Patrick’s wrestling again this season. I was surprised when he came home with the forms for me to sign.
See, this is not the first time Patrick’s wrestled. His first experience was when he was about eight or so. I signed him up, primarily because it’s such great overall conditioning, and we were City Folk, and I wanted him to have an alternative to video games.
Even at eight, Patrick was already shaping up to be Very Large. I’d been preaching non-violence for the last four years. This did not prepare him for wrestling. He soldiered through the laps, the wheelbarrow races, the somersaults, sprints, the jumping jacks, and the sit-ups. And then we got to the First Position.
The coach paired all the boys up by size and experience, demonstrated how to break down their partner’s base (that makes sense if you’re in wrestling; if not just think “how to make the other kid do a face plant from hands and knees”) and told them to have at it.
It was not pretty. Patrick clearly was still thinking Non-Violence. And when we got to the actual standing-up-and-trying-not-to-fall-down-while-your-partner-is-striving-for-that-very-thing bit, well, that night Patrick went home in tears. “Why would he want to knock me down, Mom?” he asked.
Explaining that this was a sport didn’t help. We moved on.
Two years ago Patrick came home and informed me that he was signing up for wrestling. He was twelve, and even larger, and I figured what the heck. It’s still good conditioning. And this time, he had some idea what he was getting into.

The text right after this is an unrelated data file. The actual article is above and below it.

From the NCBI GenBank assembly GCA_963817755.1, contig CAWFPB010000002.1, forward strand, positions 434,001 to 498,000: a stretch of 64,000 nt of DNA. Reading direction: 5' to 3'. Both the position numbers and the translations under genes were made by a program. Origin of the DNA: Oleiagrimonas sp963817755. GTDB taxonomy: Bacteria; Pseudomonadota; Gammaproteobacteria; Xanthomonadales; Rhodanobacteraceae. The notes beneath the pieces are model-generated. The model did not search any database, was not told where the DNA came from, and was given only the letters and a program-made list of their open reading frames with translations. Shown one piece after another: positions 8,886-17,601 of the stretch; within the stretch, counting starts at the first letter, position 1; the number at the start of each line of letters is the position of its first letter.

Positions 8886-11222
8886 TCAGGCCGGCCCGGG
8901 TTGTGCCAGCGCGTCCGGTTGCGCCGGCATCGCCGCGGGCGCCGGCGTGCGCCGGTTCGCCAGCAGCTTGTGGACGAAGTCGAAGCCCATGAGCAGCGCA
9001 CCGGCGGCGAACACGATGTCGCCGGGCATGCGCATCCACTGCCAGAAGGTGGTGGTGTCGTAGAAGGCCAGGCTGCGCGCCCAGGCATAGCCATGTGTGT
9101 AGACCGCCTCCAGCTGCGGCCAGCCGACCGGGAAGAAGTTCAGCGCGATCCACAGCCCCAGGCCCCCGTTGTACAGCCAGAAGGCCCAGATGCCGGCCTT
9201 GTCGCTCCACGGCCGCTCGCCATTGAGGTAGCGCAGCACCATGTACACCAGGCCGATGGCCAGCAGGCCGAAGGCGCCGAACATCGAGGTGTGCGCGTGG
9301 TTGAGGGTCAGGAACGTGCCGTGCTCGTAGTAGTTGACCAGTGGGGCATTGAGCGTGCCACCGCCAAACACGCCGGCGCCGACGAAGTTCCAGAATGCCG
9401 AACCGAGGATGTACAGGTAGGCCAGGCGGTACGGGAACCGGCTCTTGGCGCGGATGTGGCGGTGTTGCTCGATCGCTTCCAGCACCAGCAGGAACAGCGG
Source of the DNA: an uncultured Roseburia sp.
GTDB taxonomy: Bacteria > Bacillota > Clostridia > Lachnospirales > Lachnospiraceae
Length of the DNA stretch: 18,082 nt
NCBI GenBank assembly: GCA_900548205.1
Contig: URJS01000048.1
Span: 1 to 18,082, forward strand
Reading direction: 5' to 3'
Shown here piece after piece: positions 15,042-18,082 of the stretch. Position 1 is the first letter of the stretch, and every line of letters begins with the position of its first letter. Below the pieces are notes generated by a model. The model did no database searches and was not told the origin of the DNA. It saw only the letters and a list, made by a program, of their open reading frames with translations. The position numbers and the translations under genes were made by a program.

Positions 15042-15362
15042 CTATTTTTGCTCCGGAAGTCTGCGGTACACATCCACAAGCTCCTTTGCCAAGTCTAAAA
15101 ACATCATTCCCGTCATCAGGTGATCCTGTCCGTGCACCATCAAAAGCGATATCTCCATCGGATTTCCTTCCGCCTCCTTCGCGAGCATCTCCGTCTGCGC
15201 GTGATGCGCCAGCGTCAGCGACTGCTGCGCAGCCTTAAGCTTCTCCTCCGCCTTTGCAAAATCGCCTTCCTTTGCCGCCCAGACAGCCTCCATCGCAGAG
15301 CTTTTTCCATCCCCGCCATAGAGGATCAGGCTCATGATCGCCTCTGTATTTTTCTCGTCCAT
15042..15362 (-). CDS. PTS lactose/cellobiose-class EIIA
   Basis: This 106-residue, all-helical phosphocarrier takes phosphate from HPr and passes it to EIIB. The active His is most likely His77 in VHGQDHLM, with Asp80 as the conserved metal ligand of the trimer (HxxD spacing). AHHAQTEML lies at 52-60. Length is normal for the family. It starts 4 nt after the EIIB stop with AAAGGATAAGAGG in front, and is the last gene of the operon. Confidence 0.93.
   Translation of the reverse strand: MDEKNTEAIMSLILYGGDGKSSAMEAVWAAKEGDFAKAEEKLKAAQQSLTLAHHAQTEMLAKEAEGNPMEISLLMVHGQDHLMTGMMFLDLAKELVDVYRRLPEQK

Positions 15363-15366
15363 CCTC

He had a couple weeks’ worth of training, and then we went to the first meet. To everyone’s amazement, he won his first match. When his opponent asked for a rematch Patrick declined. “I just want to savor this,” he said. And when I asked if he wanted to ride home with me or on the bus he opted for the bus. “So I can receive the congratulations of my teammates,” he said.
It was as well he savored that victory. It was the only one he got, all season. Non-violence might be a good life choice, but it sucks as a basis for wrestling. It wasn’t that Patrick didn’t try. He did. He tried and tried. And every match, he lost. And then, about halfway through the season, he discovered that once thrown, he could stand up. This sounds like a simple thing, but you try it.
First run around your house about fifteen times. Then grapple with your partner for an intense five minutes. Then lie down flat on the floor, on your stomach, and have your partner sprawl on your back, wrap his or her arm around your neck, pull your head back, and choke you while simultaneously hooking a leg around yours and trying to flip you over.
Now stand up.
The first time he figured that out we were at a meet, far away in the mountains. He was lying on the floor, on his stomach, getting choked, his opponent on his back. In the past this had pretty much been the kiss of death for his hopes of at long last winning another match. This time, though, he pulled his hands under his chest, levered himself and the boy up off the floor, pulled one knee under him, braced himself, pulled the other knee under him, got a foot on the mat, then the other.
By this time, of course everybody from our team was screaming, “Stand up, Patrick, stand up.”
And he stood up. His opponent dangled from his back, his feet no longer touched the floor. Patrick broke the choke hold and turned around. His opponent threw him again. And again, Patrick stood up. And got thrown. And stood back up. At that point, it wasn’t just our team screaming for him, it was everybody in the stands. These were parents who had seen him getting thrown in match after match. They had sons wrestling. And they screamed for my kid because whether he won or lost, he was putting everything he had into that one simple act. He was still standing.